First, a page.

Now, I expect we all know the familiar K. amabilis ‘Pink Cloud’. It’s a tough, upright shrub with arching growths and in spring every branch is lined with pretty pink trumpets. It makes a spectacular specimen for a few short weeks – after that it’s main use is as a host to summer flowering clematis.
Dream Catcher is the opposite, the foliage is almost surreal. Opening vivid yellow with a coral tint then going through a brief soft orange phase it matures to a uniform bright yellow, it’s a spectacular color enhanced by the new shoots having pinkish red stems. And in fall the whole plant turns orange.
But it doesn’t grow upright with the side shoots arching over like ‘Pink Cloud’. Instead it makes an ever expanding mound with the new shoots arching over each other in layers of flat symmetrical branches. The larger of my two plants is about 5ft/1.5m across and 30in/75cm at the top of this year’s new growth. It looks wonderful but it will never get to the 8ft/2.4m I’ve seen ‘Pink Cloud’.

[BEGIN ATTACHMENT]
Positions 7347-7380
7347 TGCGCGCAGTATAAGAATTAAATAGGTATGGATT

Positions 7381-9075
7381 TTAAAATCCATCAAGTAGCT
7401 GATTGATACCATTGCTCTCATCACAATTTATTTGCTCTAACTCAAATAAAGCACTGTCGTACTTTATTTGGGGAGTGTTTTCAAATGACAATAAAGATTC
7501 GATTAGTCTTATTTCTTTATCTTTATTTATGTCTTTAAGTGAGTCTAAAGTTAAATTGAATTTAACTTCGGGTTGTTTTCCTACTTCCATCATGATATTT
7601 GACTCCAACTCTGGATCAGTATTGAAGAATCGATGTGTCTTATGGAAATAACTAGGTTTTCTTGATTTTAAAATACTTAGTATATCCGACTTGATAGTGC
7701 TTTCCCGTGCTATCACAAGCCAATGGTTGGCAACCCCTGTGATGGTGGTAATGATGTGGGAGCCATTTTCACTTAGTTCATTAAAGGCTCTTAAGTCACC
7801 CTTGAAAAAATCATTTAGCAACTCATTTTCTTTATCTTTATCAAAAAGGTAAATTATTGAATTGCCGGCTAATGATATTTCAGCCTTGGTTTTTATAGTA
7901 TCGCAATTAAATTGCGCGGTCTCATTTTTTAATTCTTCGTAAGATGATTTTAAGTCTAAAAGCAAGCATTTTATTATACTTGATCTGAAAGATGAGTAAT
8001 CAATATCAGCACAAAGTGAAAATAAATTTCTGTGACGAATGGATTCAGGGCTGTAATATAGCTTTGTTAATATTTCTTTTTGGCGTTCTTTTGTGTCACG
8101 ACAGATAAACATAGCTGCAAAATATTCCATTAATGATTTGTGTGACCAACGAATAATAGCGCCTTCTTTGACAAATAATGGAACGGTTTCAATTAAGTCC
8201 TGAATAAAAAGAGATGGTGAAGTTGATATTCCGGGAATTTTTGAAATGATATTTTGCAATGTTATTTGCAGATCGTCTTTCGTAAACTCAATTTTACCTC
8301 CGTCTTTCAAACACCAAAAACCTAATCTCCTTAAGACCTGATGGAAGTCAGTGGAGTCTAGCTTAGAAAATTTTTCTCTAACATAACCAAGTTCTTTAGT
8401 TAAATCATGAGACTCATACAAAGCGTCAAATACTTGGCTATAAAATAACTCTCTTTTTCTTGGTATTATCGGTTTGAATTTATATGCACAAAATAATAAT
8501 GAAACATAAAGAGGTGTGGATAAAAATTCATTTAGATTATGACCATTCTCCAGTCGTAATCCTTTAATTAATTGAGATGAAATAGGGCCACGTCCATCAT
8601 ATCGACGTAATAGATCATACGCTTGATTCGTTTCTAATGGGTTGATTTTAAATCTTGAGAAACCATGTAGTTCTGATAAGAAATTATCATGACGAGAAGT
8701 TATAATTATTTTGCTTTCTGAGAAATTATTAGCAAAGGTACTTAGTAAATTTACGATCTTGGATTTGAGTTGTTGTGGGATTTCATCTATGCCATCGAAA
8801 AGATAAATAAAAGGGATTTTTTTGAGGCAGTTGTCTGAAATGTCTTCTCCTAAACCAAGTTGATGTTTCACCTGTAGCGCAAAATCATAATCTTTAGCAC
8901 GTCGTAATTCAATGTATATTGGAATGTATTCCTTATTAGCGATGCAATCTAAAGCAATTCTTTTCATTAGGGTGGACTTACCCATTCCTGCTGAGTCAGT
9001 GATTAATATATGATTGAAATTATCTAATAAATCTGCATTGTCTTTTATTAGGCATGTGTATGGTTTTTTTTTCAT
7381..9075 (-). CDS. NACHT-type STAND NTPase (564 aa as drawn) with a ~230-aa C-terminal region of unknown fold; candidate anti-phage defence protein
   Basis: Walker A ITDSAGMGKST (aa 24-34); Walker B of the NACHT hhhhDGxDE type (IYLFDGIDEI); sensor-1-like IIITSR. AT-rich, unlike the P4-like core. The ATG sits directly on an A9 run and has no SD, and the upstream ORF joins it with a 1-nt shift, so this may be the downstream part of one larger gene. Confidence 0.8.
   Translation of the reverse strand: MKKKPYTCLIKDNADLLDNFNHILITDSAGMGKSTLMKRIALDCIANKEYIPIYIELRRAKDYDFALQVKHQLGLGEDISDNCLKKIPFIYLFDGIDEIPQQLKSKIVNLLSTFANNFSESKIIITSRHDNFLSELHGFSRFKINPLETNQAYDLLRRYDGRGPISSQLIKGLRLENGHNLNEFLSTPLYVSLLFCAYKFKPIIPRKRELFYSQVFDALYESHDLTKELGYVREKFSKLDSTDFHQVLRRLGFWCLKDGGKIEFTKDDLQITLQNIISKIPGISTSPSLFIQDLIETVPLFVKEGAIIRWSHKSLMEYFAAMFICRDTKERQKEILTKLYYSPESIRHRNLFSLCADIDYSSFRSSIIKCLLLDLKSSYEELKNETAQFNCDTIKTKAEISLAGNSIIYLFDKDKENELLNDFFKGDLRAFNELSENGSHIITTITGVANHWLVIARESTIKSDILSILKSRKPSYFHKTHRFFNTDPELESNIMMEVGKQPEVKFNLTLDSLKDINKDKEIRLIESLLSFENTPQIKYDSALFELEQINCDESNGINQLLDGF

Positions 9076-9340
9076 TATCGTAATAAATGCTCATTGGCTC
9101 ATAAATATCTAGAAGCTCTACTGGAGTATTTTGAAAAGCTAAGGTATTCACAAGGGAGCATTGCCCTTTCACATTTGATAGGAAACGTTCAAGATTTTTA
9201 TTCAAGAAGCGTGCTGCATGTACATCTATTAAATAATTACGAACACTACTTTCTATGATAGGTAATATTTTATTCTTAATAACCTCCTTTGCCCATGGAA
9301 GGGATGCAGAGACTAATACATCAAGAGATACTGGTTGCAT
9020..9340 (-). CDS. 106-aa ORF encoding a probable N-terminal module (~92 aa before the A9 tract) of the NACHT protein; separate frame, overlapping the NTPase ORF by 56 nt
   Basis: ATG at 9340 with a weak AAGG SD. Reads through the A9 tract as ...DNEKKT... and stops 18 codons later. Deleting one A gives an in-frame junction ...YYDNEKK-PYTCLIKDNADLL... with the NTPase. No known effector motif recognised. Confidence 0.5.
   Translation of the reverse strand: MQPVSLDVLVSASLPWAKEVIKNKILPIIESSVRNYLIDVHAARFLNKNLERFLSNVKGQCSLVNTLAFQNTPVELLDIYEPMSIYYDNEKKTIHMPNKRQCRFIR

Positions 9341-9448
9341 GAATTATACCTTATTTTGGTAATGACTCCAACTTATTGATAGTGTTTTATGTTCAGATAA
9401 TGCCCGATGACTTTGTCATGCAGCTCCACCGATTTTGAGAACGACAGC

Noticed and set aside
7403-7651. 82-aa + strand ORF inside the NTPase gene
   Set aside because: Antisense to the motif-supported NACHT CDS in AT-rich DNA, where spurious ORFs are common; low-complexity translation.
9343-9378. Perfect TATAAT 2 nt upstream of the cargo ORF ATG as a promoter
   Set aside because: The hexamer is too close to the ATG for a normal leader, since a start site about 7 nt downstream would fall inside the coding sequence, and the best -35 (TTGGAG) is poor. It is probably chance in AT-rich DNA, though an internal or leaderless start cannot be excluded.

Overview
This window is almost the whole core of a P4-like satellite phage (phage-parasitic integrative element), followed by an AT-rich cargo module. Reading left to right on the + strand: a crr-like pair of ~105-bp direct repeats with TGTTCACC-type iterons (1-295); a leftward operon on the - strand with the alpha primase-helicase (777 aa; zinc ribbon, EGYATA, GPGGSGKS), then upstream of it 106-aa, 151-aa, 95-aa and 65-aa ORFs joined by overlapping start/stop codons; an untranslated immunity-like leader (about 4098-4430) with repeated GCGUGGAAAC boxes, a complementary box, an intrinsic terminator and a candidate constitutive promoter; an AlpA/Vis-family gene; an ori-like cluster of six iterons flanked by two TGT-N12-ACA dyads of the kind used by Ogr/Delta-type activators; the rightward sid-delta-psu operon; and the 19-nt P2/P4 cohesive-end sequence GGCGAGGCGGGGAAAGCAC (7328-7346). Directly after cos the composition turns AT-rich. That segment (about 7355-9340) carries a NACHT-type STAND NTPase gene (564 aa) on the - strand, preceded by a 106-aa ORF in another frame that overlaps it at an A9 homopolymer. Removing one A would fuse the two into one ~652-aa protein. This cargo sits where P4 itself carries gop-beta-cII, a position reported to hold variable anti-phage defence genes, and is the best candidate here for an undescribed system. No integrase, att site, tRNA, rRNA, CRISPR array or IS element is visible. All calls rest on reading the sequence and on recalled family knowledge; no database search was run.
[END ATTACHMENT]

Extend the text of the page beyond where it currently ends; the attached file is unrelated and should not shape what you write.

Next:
I’ve never pruned either of my two plants and they’re both behaving in the same way. In fact I’m thinking of moving one of them to trail over the edge of a raised bed I’m going to make on a slope. Both are in partial shade and the one in more light has developed more quickly.
I’ve had each about four years but neither has ever flowered. Frankly, I don’t care, I’m not sure that pink flowers would quite suit the yellow foliage. But arching over the dark green leaves of Helleborus x nigercors and over Hosta ‘Gold Standard’ alongside, and with self sown forget-me-nots peeping through, it looks wonderful.
In Britain you can buy Kolkwitzia amabilis Dream Catcher (‘Maradco’) from these RHS Plant Finder nurseries.
In North America Kolkwitzia amabilis Dream Catcher (‘Maradco’) is available from Forest Farm, Sooner Plant Farm and Wayside Gardens to name just three.